With eyeson Ghost RTMP-Server, we released a new handy application with which you can stream any RTMP- or RTSP-source into a meeting.
In this blog post, I will show you how you can set up eyeson ghost RTMP server on your PC.
You can watch the video tutorial here:
First steps - preparing your PC
Download the .exe for the RTMP stream from our eyeson ghost repository where you find in the example section (https://github.com/eyeson-team/ghost/releases) and save it in an easy-to-access folder. In this example, we will save it to C:\eyeson.
Open Windows Powershell (or any bash you like). Typing the command
./rtmp-server_windows_amd64.exe -h shows you the available flags:
Start a meeting to join with a drone
Head over to https://accounts.eyeson.team/ and start a new meeting.
Click on the "Invite guest" icon or press Shift+I to copy the guest link of the running meeting to the clipboard.
Now start the ghost server with
./rtmp-server_windows_amd64.exe https://app.eyeson.team/?[$GUEST_TOKEN] - it will join the running meeting as a guest.
Alternatively, you can use
./rtmp-server_windows_amd64.exe [YourAPIKey] to start a new meeting.
If the startup of the server is a success, you will get a response in your command prompt:
You can provide the guest-Link to participants to join the running meeting.
Connect your drone or any streaming device
RTMP is more or less the standard in streaming as a lot of devices support it. Whether it is a drone or a body cam where you can enter an RTMP-address or an app like the Larix Screencast that is used to stream your phone or tablet.
Supposing you are in the same network as the PC, enter the IP address of your PC, followed by
:1935 (the standard port used by RTMP and ghost) as the connection endpoint, stream authentication can be everything you want.
Example: DJI GO 4
Connect your drone to your phone, and open "General Settings" in the upper right corner.
Open "Choose Live Streaming Plattform"
Click on "Custom RTMP"
Now enter the IP-Adress of your PC at the dialog "Create Custom Livestream" and tap on "Next".
Now you can see the information on the left upper side if your drone is connected to the ghost server and information about the FPS (frames per second) it is streaming.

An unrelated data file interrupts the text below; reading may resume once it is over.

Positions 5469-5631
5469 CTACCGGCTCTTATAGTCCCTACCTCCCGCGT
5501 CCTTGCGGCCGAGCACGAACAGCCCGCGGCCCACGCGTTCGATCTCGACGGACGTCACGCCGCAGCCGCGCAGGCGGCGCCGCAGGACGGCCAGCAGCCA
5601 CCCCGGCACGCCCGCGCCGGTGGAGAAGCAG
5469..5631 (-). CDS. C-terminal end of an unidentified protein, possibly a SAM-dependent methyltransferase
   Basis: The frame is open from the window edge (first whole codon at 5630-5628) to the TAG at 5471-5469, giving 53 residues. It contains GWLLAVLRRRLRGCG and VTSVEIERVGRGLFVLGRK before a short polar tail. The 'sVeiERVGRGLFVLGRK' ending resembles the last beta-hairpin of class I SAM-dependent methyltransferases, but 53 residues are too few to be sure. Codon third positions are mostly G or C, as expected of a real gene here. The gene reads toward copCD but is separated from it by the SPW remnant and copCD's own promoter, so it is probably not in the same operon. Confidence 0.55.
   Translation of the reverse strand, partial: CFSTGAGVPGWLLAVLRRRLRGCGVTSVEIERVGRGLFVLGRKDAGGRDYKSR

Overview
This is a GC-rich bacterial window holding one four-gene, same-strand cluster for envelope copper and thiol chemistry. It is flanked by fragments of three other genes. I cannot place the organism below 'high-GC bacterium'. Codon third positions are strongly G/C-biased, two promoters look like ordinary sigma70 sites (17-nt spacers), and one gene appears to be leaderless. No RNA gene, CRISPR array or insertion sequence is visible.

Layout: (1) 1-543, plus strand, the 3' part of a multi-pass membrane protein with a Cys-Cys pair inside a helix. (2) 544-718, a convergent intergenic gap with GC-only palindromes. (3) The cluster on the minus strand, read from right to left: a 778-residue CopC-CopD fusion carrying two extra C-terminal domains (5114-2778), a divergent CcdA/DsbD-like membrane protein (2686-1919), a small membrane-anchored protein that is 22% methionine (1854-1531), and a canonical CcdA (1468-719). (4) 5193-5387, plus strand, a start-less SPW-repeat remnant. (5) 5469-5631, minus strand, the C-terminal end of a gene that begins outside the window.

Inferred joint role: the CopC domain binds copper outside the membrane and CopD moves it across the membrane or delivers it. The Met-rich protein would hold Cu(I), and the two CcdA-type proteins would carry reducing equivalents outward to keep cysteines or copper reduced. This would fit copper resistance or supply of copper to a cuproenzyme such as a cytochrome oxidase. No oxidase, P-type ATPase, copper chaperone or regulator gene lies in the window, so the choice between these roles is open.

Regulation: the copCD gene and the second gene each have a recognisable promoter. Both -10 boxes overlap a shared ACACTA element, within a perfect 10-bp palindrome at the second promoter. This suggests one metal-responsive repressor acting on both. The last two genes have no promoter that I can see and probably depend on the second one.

Your drone is now part of the running meeting.
If the FPS drops to 0, your drone is no longer connected.
Accessing the ghost server from anywhere in the world
If your source device (e.g. your drone) is not in the same network as your PC, make sure you can access the ghost server via a port forwarding, for example, use ngrok.io.
Use the TCP forwarding to get the streaming address for your device:
./ngrok tcp 1935
Example: Larix Streamcaster via ngrok.io
ghost settings via flags
You can adapt various settings via flags:
--api-endpoint string Sets a custom api-endpoint (default "https://api.eyeson.team") .
--delay int32 This flag allows you do set a custom delay in ms (default 150) if your streaming device is sending a variable fps-rate to avoid judders.
-h, --help Summons the help for the ghost rtmp-server.
--room-id string Sets a Room ID. If left empty, a new meeting will be created on each request.
--rtmp-listen-addr string This flag sets the RTMP address this server is listening to (default "rtmp://0.0.0.0:1935").
--user string Sets a custom participant/user name (default "rtmp-test").
--user-id string Sets a user id to use.
-v, --verbose Triggers the verbose output to display extended information.
./rtmp-server_windows_amd64.exe --user Drone --delay 60 https://app.eyeson.team/?guest=xxxxxxxxxxxxxxxxxxxxxxxx
Starts a ghost RTMP-server listening to rtmp://0.0.0.0:1935 with the user name "Drone" to join the running meeting with a delay of 60 ms.